July 5, 2006
Hike & Picnic
One of the (many) great things about Los Angeles is that you can go from downtown to the mountains in 20 minutes.
When my mother was here visiting last week, we stopped by a book store so she could look at LA books. I saw one that sounded fun — “60 Hikes within 60 Miles.” I bought it, picked out a fun hike near us, and yesterday, AEJ and I went on a little adventure.
First, we stopped at Trader Joe’s, the best store ever, to get some sandwiches. Some time I’ll write an entry just about the joys of Trader Joe’s — the amazing frozen chocolate chip cookie dough (already formed into perfect-size scoops for baking), the frozen pizzas, the Indian simmer sauces, the soda (sweetened with sugar, not high-fructose corn syrup), the grass-fed beef (which we’ll be using for burgers on the grill tonight), the fresh tamales, and our most recent discovery, fresh pizza dough and sauce — both absolutely amazing, and possibly even tastier than Pizza Hut (I know, I know – it’s heresy), ready to be baked. They also have prepared sandwiches and bags of pre-sliced apples (which, I swear to you, taste better — and are juicier — than a fresh non-sliced apple), and that’s what AEJ and I picked up on our way to our hike.
It was another hot day here, so we chose a hike that the book claimed would be “shady.” (A lot of it wasn’t, as I’ll show in a bit.) At the head of the trail was this sign, showing the danger of forest fires to be “Extreme.”
Oh — before I continue, I’ll mention (ie, vent) that my fancy camera that I bought in February — the Sony DSC-T9 — broke a few weeks ago, and that’s why I haven’t been taking many photos. Yep, 90 days into its life, it stopped syncing with the computer. I contacted Sony, who told me where to send it for repair, and it’s been sitting there for almost three weeks, awaiting parts. Why doesn’t Sony just replace it? It was 90 days old! But no, they insist on repairing it, even though it means waiting for parts. Sony sucks, and so does this place, where the repair is supposedly happening. Fortunately, AEJ and I still have two of our old cameras, the Canon PowerShot S400. (We each bought one before we lived together.) Although it’s only 4 megapixel, and it lacks the Sony’s ability to take extremely close shots like I use when I photograph food, the Canon does take lovely outdoor shots.
Back to the walk. Here’s the start of the trail. For a half-mile, it was basically this: sun-exposed pavement. It was hot and a little unpleasant. (It would get a lot better.)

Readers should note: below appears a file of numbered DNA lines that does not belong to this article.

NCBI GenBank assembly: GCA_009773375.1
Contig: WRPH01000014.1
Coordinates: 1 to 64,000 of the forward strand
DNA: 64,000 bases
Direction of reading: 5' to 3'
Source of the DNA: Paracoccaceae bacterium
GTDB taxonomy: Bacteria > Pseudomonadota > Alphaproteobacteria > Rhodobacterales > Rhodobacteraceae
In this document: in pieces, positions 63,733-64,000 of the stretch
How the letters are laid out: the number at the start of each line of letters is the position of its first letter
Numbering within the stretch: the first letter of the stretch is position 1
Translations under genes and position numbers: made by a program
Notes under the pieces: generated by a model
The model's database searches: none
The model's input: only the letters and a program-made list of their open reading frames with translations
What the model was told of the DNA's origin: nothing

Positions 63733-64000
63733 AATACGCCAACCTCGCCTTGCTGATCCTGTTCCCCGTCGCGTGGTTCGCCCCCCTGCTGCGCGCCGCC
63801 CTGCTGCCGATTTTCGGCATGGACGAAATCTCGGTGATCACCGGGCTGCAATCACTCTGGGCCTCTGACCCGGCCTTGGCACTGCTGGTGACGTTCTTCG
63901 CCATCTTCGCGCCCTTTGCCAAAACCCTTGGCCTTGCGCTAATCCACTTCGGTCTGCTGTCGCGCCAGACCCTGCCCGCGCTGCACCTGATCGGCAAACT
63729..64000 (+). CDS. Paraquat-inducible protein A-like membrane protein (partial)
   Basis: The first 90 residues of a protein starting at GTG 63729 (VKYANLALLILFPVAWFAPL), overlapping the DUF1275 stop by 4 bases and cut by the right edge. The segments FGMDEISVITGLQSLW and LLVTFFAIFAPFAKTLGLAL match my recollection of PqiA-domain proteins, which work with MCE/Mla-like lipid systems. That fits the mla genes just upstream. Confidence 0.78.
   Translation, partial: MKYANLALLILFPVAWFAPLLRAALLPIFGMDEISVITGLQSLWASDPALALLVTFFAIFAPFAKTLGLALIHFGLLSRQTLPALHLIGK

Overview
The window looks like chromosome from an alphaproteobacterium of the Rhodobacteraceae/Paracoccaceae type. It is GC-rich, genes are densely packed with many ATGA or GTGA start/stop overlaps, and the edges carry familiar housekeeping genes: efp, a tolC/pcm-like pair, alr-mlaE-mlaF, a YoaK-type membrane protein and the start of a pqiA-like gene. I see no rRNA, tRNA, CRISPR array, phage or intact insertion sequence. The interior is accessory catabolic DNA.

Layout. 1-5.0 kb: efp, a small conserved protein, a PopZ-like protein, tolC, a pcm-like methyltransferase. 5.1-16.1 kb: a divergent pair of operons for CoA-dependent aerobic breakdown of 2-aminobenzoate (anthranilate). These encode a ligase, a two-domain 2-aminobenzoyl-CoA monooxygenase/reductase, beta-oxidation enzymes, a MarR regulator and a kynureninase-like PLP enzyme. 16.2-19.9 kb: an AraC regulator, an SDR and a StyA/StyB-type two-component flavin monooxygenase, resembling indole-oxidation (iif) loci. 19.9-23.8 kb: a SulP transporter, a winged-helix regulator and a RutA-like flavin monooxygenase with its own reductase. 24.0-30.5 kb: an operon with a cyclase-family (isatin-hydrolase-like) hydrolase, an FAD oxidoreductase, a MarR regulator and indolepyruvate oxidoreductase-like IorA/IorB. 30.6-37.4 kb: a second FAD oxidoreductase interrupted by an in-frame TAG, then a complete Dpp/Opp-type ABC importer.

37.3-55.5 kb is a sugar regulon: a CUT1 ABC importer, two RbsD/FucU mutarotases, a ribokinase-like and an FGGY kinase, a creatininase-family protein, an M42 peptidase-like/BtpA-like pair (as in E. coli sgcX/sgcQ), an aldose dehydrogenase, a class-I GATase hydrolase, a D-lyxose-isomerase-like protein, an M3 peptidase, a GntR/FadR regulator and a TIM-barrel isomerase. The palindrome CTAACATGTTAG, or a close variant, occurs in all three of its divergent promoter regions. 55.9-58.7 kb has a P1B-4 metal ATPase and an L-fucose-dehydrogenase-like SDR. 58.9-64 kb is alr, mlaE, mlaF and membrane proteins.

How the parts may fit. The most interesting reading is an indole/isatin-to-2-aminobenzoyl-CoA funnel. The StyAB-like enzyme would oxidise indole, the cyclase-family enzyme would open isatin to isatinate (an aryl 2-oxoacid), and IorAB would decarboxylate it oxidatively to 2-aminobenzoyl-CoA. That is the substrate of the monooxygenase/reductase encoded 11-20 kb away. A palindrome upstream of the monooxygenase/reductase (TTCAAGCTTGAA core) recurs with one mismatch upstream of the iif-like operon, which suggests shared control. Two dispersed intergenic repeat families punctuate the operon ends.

One fun thing about this hike was its proximity to the Nasa Jet Propulsion Lab. That’s their high-security research complex, about 200 yards in the distance. You could hear their generators whirring away.
It got shadier and prettier after that first half-mile, but I was already hot and sweaty. I headed down this hill to a stream to soak my hat in the water.
AEJ was jealous when we saw somebody riding a pony.
We finally reached the official border of the 650,000 acre Angeles National Forest.
Shortly, we reached a fork in the trail. To the right, 8 miles away, was the Millard Campground. We opted for the left trail, as a 19-mile total hike was a little much. (Our hike would total about 6 miles.) Note the yellow post sign: “No Shooting.” I felt much safer.
Things really got pretty after that, with lots of shade and beautiful trees and streams.
At the turn-around point — a little under three miles in — we sat atop a tall retaining wall with the stream below us.
That’s where we had lunch: ham, salami, and provolone on focaccia with a little salad; turkey and swiss on pretzel bread (delicious) with grapes; and a bag of those sliced apples.
The walk back was even nicer, as we now knew how far we were going. Along the way, we took a picture of this odd bridge to nowhere.
Here’s the entrance to the bridge, although it’s not very inviting.
No bugs bothered us on the walk. There were also no bugs in this spider web. All the spider could catch was this leaf.
Another pretty stream.
A funky tree.
Another fun bridge. (This was was crossable.)
Out of the forest, we were back in the hot sun.
But don’t be fooled. The trees are less dense, but this is still Bear Country.
We’re still unclear about the meaning of this sign. “Floating Dog Walker Zone” was my best guess.
Look out for the crazy lizard! Oh, that’s just a piece of wood. But it really does look like a crazy lizard.
That was the walk! It took about two hours to hike those six miles. It was fun, and we felt very healthy when we finished (it was one of those “good for us!” feelings), but it would be a lot more pleasant any time other than summer. It was 90 degrees on the whole walk, and it wasn’t quite as shady as the book had promised. Still, it was a great July 4th. And to show our patriotism to the fullest, we spent the evening eating Pizza Hut and watching “Terminator 2.” Go, USA. (And to provide full disclosure, I’ll mention that Terminator 2 and AEJ’s movie share the same casting director, the same editor, and one of the same actors. Sadly, that actor is not The Governator.)